Room for Debate
For do unconventional office spaces with pingpong tables and open floor plans really boost productivity?
It’s easy to suffer workplace envy when you hear about office environments like Google’s. In the web-search giant’s various outposts, it’s perfectly common for employees to have access to bicycles to ride to meetings, outdoor volleyball courts, pool tables, pianos, massage chairs and large inflatable balls. Lots of smaller companies have followed Google’s lead, jazzing up their headquarters with amenities like the indoor skating park at Charlotte-based screen printer Ink Floyd and the Wii lounge and giant jungle gym at Evolution Bureau, a digital marketing agency in San Francisco.
If your company is looking for ways to boost productivity and improve morale, you may be wondering if adding lava lamps and a foosball table will help. See what the experts have to say before you make the decision.
PRO - MIKE MITCHELL
President of Mitchell Innovation + Research, an innovation and market research consultancy in Chicago and Dayton
“Many offices today are based on a hierarchical organization, with the worker bees in cubes and the managers in spaces along the walls and windows. Based on my experience in advising Fortune 500 companies, those types of conventional environments don’t encourage anyone to think outside the box. I strongly believe that unconventional workspaces and diversions like pingpong tables can help employees become more productive and creative. A fresh perspective and new stimuli can spark innovative thinking.
“Case in point: About 18 months ago, I ran a product ideation session for a client in the beverage industry that was trying to revitalize a brand that had lost steam. We divided the employees into two groups. One team worked in an ordinary conference room, while the other convened in the company’s game room, because those two spaces happened to be available at the time. The big joke among us was that people in the play area weren’t doing their work. But when they came back to present, they had actually been more productive and returned with a larger quantity of creative solutions to the problem.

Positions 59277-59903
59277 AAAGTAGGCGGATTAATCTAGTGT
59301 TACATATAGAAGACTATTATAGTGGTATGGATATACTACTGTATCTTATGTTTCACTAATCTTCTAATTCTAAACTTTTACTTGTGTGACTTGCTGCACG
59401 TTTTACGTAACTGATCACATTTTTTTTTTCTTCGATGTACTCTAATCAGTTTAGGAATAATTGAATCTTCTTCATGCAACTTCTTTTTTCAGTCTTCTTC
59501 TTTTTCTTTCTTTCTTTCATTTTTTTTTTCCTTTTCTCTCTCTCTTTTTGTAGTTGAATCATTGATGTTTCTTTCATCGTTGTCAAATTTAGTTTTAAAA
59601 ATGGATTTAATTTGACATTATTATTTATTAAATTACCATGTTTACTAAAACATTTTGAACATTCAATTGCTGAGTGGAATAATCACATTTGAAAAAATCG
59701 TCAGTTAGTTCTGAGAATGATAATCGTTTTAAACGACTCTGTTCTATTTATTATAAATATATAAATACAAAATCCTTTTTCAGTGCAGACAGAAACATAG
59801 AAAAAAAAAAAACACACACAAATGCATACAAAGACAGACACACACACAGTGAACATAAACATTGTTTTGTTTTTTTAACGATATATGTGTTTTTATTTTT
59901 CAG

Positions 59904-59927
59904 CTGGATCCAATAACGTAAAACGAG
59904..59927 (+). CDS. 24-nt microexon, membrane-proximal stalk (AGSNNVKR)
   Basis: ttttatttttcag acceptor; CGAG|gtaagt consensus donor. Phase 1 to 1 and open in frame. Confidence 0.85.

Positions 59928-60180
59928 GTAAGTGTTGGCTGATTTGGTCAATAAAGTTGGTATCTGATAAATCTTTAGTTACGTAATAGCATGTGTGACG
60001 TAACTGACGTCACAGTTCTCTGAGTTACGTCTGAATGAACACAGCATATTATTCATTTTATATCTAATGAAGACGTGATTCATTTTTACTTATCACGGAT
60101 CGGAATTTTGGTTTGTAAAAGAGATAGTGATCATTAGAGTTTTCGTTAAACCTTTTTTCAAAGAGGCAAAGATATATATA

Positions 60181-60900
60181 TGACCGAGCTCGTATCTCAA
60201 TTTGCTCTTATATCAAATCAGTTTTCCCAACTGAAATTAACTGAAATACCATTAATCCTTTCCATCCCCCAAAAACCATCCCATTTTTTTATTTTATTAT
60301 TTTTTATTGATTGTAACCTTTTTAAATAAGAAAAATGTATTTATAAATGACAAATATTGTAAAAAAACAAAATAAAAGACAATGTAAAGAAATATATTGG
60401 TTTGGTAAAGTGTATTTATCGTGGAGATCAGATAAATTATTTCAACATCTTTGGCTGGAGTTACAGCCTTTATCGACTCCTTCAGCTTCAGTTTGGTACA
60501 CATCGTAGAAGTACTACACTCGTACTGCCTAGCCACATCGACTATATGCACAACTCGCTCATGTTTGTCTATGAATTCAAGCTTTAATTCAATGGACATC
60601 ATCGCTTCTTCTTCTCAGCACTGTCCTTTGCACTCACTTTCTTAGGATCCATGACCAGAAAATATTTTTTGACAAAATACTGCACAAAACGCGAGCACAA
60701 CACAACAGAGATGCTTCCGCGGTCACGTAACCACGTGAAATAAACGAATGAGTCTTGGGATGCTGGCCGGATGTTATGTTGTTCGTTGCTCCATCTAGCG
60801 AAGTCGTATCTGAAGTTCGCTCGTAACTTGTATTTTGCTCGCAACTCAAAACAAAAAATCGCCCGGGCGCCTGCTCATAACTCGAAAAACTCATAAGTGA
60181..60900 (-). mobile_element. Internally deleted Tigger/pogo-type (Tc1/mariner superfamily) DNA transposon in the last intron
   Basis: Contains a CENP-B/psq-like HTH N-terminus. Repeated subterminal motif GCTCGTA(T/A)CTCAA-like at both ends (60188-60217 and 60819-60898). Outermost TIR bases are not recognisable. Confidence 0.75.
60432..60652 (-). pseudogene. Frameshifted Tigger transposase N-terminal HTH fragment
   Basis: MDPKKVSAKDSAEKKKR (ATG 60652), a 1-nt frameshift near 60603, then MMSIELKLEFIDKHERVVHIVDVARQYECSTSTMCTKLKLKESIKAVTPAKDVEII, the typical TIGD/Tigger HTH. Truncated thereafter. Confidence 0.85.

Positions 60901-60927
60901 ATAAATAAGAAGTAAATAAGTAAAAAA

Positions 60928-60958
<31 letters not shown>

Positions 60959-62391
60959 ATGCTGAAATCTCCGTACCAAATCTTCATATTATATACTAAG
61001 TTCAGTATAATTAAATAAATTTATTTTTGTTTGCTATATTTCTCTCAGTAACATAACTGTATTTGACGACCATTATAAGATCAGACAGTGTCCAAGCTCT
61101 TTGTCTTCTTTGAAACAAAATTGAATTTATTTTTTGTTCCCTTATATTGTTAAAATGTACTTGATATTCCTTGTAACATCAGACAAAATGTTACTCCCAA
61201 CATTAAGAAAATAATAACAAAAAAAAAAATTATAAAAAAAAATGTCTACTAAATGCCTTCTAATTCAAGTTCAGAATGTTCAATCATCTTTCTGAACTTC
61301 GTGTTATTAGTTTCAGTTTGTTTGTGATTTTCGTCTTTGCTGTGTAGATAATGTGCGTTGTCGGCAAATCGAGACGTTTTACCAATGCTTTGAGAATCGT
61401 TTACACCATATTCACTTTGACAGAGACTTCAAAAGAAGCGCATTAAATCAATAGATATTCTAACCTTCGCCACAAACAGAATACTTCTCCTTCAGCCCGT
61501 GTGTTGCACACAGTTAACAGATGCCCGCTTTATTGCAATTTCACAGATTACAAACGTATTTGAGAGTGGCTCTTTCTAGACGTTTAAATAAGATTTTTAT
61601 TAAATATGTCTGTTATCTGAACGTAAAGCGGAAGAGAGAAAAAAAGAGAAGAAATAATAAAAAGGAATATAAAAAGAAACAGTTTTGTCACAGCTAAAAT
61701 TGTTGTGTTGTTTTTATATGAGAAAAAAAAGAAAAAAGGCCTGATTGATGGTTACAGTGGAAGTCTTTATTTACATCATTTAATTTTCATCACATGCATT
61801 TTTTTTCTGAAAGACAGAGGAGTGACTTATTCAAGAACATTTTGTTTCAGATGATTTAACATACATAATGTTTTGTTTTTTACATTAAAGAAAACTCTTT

“Harvard Business School professor Teresa Amabile’s extensive research into creativity in the workplace supports what I’ve observed. Her findings, gathered over many years, show that encouraging fun, teamwork and spontaneity is very important to innovation.
“When clients ask me how to set up their offices, I usually recommend creating a workspace that combines conventional and unconventional ingredients. There should be offices or cubicles, where employees can get their daily work done, and nontraditional elements, such as a ‘dreaming space’ with an inspiring view or décor, where individuals or small groups can relax and work uninterrupted on problems.”
CON - LAWRENCE POLSKY
Managing partner of PeopleNRG, a Princeton, NJ, consulting firm
“When it comes to improving employees’ productivity, alternative workspaces are not the answer. Great leadership is. Managers have to find ways to motivate employees with what they say and do, not with furniture.
“At the big companies I advise, executives have asked me if renovating their offices to make them more unconventional will improve business results. I have often found that all it does is create anxiety. For instance, I once coached a company where the scientific researchers were moved from offices to an open floor plan. Top management thought it would encourage more communication. Wrong. The researchers were heavy thinkers who were used to working on their own. It was a bit difficult for them to adjust to working in a room where they could easily overhear each other’s conversations. The anxiety they felt undermined any positive impact. Rather than tear down walls to improve communication, the management needed to learn how to have the right conversations with employees and hold better meetings.
“As for bringing ‘fun’ elements like pingpong tables into the workspace, I’m skeptical of their value. I once worked with a large bank operations facility in New York City that had a huge lounge and pingpong table. Nobody used them. I also recently consulted for a young software firm with a pingpong table that sat ignored in the back of the office in a dark space. It was more of a monument to what the company was trying to be. The reality is that encouraging break room tournaments isn’t going to help your company achieve better sales. According to a study of 500,000 people by one of our strategic partners, eePulse, if you want to create a productive environment, it is far more important to manage in a way that gets people to feel energized and to experience a sense of urgency at work. That means giving employees challenging work; valuing their input and ideas; creating a sense of ownership for results; and using fair rewards and recognition. It’s not as easy as hiring someone to turn a spare office into a game room—but it works.”